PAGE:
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Work & Family During COVID-19

I've been putting off writing this for about two weeks now. As one of my favorite clinical consultants used to tell us in team meetings, the good news and the bad news are the same. In this case, it's that we're all making this up as we go.


One of the good parts of this is that we all have the chance to do things radically differently than we did just twelve weeks ago!

The bad news is that we didn't cover providing emotional support during a global pandemic in grad school, or how to coach people through the exact same conflict you had with your own kid five minutes before jumping into a telehealth session.

And that's why I put this off for so long. I wanted to make sure I felt sure about what I was telling people, knowing how stressed and at a loss parents can feel right now.


Back to the Basics

What I feel sure about right now is the need to come back to basics. I have two elementary-aged kids, and I have felt best about my choices as a parent when I have focused on supporting their emotional development. Specifically, I have gone back over and over to how the Harvard Center on the Developing Child organizes emotional development. They suggest that we can organize infants', kids', and teens' emotional development into these six main abilities:

  1. the ability to identify and understand their own feelings

  2. the ability to read and understand others' feelings

  3. the ability to manage and express strong feelings

  4. the ability to regulate (or manage) their behavior

  5. the ability to experience empathy

  6. the ability to develop and sustain relationships

Thinking about what my kids are trying to learn emotionally right now has helped me figure out what I want to focus on right now in my parenting. Some of the change has been internal. I was really struggling with my kids being slower to separate at bedtime when I was wiped out and just trying to get to my own downtime.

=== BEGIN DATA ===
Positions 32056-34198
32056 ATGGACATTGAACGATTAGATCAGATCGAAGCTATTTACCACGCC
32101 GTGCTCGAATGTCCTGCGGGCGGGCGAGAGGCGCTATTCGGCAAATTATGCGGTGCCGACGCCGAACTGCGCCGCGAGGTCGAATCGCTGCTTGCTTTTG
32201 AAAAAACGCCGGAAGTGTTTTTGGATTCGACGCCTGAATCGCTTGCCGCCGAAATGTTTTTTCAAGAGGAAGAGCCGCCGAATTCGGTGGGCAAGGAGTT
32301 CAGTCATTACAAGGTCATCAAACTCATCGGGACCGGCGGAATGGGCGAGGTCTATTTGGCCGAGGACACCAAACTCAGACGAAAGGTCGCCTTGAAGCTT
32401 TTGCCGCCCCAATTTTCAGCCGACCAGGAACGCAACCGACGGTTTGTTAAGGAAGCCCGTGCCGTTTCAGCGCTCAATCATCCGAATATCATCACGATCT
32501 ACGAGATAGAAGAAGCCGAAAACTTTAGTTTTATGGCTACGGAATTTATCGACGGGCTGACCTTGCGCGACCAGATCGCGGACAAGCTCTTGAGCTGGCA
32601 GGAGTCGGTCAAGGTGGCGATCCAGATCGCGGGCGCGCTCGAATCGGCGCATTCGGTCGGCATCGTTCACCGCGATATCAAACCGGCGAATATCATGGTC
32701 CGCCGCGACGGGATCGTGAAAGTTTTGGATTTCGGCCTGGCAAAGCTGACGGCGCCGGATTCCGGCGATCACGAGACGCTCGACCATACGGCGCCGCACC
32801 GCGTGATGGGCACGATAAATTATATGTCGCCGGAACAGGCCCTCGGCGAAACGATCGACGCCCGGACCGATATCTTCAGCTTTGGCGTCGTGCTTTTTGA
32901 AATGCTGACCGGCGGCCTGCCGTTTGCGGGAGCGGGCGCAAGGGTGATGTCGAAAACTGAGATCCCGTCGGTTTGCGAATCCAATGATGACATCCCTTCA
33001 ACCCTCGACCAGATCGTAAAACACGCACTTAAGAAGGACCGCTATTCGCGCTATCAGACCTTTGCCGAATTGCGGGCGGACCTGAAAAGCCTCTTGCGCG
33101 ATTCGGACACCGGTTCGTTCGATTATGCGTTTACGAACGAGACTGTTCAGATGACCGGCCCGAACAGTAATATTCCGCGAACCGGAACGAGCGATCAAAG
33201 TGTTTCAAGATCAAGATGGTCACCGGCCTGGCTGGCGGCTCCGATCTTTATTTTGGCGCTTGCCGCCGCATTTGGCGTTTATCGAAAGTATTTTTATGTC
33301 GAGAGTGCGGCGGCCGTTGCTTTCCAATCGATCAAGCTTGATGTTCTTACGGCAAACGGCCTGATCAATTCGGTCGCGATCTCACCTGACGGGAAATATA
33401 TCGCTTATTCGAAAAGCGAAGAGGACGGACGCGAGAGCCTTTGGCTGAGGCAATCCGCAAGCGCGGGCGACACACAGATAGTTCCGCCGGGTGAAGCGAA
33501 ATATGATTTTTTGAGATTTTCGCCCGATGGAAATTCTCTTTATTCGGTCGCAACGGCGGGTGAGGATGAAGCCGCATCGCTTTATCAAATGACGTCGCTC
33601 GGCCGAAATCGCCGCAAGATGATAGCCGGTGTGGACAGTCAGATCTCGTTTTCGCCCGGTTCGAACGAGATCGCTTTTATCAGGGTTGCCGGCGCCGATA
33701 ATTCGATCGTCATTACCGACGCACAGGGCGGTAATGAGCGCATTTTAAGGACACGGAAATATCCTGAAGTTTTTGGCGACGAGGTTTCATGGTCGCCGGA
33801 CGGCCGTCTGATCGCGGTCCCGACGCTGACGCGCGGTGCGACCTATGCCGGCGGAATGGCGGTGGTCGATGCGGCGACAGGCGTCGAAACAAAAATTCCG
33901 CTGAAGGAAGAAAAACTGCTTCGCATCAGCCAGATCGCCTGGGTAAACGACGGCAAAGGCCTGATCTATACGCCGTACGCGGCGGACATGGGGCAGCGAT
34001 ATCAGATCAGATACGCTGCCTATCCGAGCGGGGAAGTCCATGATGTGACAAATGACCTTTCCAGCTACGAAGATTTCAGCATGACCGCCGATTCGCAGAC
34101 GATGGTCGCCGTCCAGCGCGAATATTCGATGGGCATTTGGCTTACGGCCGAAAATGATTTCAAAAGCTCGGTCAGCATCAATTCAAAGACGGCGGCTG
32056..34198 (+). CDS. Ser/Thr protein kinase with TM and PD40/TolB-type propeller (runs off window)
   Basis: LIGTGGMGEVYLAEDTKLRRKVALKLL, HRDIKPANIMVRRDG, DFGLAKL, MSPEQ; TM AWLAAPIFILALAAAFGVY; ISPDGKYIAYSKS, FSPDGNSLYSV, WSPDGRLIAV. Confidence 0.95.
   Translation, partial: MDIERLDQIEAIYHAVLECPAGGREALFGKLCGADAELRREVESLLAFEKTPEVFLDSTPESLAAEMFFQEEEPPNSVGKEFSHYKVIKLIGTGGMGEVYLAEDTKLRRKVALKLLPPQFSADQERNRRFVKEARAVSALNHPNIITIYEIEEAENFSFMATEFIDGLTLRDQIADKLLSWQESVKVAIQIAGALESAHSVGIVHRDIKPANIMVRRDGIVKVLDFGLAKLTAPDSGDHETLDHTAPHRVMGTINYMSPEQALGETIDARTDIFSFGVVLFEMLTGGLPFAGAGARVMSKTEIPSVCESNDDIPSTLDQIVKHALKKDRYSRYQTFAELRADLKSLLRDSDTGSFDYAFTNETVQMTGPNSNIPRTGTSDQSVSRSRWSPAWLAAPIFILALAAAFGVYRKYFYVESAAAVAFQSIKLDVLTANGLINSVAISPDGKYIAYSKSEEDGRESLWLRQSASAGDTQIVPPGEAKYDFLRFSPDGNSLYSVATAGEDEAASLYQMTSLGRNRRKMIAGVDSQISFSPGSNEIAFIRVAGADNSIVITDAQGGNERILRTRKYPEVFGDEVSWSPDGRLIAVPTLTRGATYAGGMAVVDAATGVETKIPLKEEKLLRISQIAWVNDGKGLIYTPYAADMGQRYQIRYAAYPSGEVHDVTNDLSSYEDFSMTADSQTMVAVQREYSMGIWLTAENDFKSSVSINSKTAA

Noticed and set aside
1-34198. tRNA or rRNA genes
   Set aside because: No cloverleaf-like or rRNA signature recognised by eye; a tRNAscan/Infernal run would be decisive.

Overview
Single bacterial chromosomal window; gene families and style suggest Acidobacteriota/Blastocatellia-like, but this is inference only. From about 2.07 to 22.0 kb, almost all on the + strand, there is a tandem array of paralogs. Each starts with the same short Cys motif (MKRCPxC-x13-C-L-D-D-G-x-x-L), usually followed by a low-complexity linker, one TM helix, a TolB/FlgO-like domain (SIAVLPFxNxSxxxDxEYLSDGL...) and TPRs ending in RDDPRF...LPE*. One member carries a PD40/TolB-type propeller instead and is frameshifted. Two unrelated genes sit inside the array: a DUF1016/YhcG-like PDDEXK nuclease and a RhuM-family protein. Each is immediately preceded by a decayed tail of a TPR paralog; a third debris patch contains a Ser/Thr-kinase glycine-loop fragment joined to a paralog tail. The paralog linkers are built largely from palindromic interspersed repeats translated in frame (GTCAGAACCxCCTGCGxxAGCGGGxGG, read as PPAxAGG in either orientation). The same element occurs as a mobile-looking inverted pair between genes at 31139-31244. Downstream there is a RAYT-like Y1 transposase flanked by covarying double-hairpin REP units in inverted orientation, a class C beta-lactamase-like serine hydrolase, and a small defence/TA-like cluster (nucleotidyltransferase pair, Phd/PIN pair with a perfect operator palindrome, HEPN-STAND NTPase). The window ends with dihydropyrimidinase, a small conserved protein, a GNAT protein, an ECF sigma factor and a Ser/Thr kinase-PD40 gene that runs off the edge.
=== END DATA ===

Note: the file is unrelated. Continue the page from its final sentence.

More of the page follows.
Deciding to use bedtime as a last chance to check in about feelings and end the day on a connected note has made that slow separation a lot more tolerable. It feels like important time and something I'm in control of instead of the final barrier to my relaxation time.


Name It and Tame It

Some of the change has been more external. I'm a big believer in "name it and tame it," so I've focused on finding times to talk with each of my kids about how they're feeling, and for my partner and me to talk about how we're feeling in front of them. To be clear, some of my fuller descriptions of my feelings are saved for my partner and other adults. But we're talking about enough of our feelings that they are seeing us model handling frustration, disappointment, and sadness in ways that mostly work for us and for our family.

Good Enough

The other two things that I have kept coming back to are the ideas of "good enough" and repair. There is no perfect way to balance distance learning, working remotely for those lucky enough to be able to do so, and taking care of a home that is being used far harder and getting far dirtier than usual.

We each have to figure out what "good enough" is for our family and shoot for that.

Repair

Finally, repair. I tell parents and supervisees over and over that how we handle messing up with a kid can be more important than getting it right. I don't know about you, but I have had a lot of chances to repair with my kids lately. Many times, that's apologizing, and a lot of times it's also choosing to carve out a few minutes of activity together so that we're reconnecting emotionally and in action. There are no magic words or strategies that will work every time or make this permanently easier. It helps me to remember, though, that our kids don’t need magic from us. They just need to see us trying, and coming back to try again.

Written by Liz Franklin, MSW, LICSW

Senior Manager of Community-Based Mental Health Services

CLUES - Comunidades Latinas Unidas En Servicio